Different Strokes for Different Folks

If your heart has an arrhythmia, it has a problem with the rhythm, kind of like that uncle who’ll be dancing when Mariah Carey comes on Spotify at your upcoming family holiday party. With your heart, arrhythmia makes it beat too quickly (tachycardia) or too slowly (bradycardia).

We’ve discussed all sorts of different aspects of arrhythmias over the past year of blogs, but in this final blog of 2019, let’s break down the different types of arrhythmias. Dr. Smith is the finest resource to treat them all to ensure your heart is working on beat in 2020.

Types of arrhythias

  • Atrial Fibrillation— This is an irregular, rapid, or quivering heartbeat that occurs in the upper chambers of the heart, the atria. This is caused by a malfunction in your heart’s electrical system.
  • Atrial Flutter— This results from a single “short circuit” in the right atrium. This causes the atria to beat at about 300 beats per minutes while the lower chambers of the heart beat at a slower rate of 75 to 150 beats per minute.
  • Atrial Tachycardia— A normal heart rate at rest should be between 60 and 80 beats per minute. In tachycardia, the heart beats from 100 to 300 beats per minute.
  • AV Node Reentry— When a person has this arrhythmia, they are born with an extra electrical connection in their heart. This extra connection and the entire reentrant circuit produce the arrhythmia.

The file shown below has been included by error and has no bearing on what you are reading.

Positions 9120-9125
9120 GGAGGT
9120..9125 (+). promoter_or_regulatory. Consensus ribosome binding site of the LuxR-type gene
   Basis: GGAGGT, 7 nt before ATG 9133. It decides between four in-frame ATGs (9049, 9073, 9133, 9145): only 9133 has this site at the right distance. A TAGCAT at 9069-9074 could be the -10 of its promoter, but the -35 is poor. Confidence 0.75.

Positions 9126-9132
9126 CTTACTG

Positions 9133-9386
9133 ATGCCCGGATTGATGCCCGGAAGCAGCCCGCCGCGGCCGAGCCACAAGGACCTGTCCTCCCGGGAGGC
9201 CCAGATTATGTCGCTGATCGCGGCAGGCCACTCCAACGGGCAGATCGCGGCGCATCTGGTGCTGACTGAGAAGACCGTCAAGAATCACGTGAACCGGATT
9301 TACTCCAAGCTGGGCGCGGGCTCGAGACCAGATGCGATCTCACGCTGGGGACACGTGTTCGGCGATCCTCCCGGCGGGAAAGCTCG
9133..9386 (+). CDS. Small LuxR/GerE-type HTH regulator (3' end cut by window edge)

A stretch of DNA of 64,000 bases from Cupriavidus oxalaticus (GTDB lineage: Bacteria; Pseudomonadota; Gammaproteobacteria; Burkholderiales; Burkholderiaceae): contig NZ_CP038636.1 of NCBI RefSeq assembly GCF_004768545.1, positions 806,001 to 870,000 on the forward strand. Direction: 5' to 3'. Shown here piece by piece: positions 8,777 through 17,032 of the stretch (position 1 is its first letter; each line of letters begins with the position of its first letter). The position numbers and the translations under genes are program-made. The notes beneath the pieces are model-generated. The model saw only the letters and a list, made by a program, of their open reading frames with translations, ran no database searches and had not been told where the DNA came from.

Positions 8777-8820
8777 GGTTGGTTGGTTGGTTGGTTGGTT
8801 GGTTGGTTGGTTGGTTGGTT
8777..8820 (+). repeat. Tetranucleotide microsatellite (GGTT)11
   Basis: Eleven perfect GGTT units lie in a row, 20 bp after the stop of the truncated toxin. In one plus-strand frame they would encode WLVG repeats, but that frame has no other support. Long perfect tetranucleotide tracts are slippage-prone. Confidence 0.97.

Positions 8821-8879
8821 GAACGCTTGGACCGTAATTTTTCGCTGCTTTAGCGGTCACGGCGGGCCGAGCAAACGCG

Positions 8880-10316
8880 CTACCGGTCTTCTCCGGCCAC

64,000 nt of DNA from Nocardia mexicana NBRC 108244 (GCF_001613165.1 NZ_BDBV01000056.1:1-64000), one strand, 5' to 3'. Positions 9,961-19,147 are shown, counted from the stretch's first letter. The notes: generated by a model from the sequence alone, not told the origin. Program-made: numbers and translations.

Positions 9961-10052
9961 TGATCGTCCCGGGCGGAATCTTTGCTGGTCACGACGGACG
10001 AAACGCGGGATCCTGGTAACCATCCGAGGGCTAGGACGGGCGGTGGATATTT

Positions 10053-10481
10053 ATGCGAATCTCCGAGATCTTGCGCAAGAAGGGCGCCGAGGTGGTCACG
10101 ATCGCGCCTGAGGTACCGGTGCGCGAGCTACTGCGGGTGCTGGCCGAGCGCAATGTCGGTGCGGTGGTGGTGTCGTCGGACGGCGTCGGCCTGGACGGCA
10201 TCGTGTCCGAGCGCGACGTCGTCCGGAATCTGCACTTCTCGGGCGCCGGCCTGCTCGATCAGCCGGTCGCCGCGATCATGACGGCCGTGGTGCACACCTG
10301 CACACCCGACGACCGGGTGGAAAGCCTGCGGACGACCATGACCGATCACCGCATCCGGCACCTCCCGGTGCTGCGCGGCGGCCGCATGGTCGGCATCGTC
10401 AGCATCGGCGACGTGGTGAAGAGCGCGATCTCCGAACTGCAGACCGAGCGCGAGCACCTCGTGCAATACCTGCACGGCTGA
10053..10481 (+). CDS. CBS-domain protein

• Wolfe Parkinson White— Wolfe Parkinson White is an extra electrical pathway in the heart that creates an abnormal electrical connection between the atria and the ventricles.
  • Premature Ventricular Contractions— These are extra and abnormal heartbeats that begin in one of your heart’s two lower pumping chambers (ventricles). These extra beats can disrupt your regular rhythm, sometimes causing you to feel a skipped beat in your chest.
  • Ventricular Tachycardia— When a faster than normal heart rate begins in the lower chambers in the range of 170 beats per minutes or more, this is ventricular tachycardia.

These all sound very scary, and they can be, but most arrhythmias are harmless. Many people don’t even know they have one. But they can be very serious, so any sign of an arrhythmia should be checked out by Dr. Smith. He is expert at treating all of these arrhythmias.

Please call us at (205) 510-5000 to make your appointment.

Posted in: Arrhythmia

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Macy C. Smith, Jr., MD, FACC, FHRS